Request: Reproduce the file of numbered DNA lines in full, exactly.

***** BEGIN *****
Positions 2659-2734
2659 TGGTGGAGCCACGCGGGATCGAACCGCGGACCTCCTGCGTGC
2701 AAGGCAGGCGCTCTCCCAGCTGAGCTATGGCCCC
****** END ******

Positions 2659-2734
2659 TGGTGGAGCCACGCGGGATCGAACCGCGGACCTCCTGCGTGC
2701 AAGGCAGGCGCTCTCCCAGCTGAGCTATGGCCCC